We often discuss how many people move to Durham every day, rightly pointing out that Durham is a desirable place to stay. And new folks drive home construction, sales, and rising tax revenues in our county. The often-repeated figures vary – 20, 28, 30 people per day – and the sources are not cited. But we assume that they are a net gain, reflecting people coming to Durham and people leaving as well. We turned to data published by the Internal Revenue Service (IRS) to ask our question. What about the number of people leaving every day?
The IRS publishes County-to-County Migration tables which compare the county where people live to where they last filed their taxes. These tables breakdown both the number of returns filed, which is used to describe the number of households; and the number of exemptions included in tax returns, which is used to describe the number of individuals represented by the number of returns. We created this table of per-day counts by simply dividing those totals by 365.
Quick Take on These Per-Day Numbers
To give an overall sense of scale, the number of tax returns filed by households that left Durham during 2017 was 12,524 (21,255 individuals). And the number of those who moved to Durham in 2017 was 13,466 (21,616 individuals).
The number of households coming to Durham per day, while varying each year, has ranged from 31.2 to 46.7. And as you might expect the number of individuals included in those filings is higher, reflecting roughly 1.5 – 1.8 people per household.
The number of households migrating out of Durham each day has mirrored the annual variations of in-migration. There have been between 21.3 to 45.2 households leaving Durham County per day since 2012. The number of individuals reflects approximately 1.7 – 1.9 people per household.
In very generalized terms, the difference between in-migrants and out-migrants to Durham each day appears to be a couple or three households, with the ones leaving somewhat larger than those arriving.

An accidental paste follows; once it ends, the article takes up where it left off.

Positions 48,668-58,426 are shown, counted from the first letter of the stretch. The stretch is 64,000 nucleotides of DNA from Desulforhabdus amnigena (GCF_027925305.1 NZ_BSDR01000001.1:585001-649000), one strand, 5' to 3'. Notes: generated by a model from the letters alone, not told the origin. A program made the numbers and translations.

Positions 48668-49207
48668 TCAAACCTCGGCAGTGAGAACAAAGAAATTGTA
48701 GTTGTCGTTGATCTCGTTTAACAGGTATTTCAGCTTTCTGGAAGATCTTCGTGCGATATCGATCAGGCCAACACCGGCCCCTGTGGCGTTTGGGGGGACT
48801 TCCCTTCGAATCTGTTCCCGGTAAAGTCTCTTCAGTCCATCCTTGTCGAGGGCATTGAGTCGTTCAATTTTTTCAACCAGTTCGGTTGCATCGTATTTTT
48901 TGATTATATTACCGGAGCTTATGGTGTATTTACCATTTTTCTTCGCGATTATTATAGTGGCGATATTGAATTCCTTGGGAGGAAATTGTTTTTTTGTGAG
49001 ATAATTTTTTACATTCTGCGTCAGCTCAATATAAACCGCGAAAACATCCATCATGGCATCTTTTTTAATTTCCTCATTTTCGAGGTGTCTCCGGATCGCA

Centering Our Displaced People
Obviously, the IRS data offer a very different glimpse of migration than we often hear. But the point of this piece is not so much to disprove that commonly-cited statistic (although it would be helpful if folks using it could explain it). We are more interested in centering the people leaving Durham, and particularly among them the people who would like to stay but cannot.
The table above suggests as many questions as answers for us: Who are they? Where are they going? What makes them leave? But the main thing it tells us is that there are many people leaving Durham. In fact, the number of people leaving may not be very much smaller than the number arriving. We know people come and go for all kinds of reasons – college, jobs, family, and gentrification included. And that’s part of our point here, actually. The net number when we’re talking about migration, whether gain or loss, is perhaps the less meaningful part of this story. Community support, policy, and programs respond to why, how, where our pain points exist. From anecdotes and interviews we’ve done with displaced people we know that housing costs, unstable leases and unavailable Section 8 homes contribute to the issue.
In such a period of rapid and damaging gentrification as this our institutions have been planning a great deal for the 20-30 people coming here every day. It’s a handy number and it serves the agenda of economic growth and real estate development. And we’ve put a lot of eggs in that basket. But it is a very problematic number because it masks everyone our community loses on the other side of the equation. We have oriented our community planning to serve the newest person in the room, effectively, while the rest of the community is trying to deal with history and pay the rent and taxes. Or find a new home.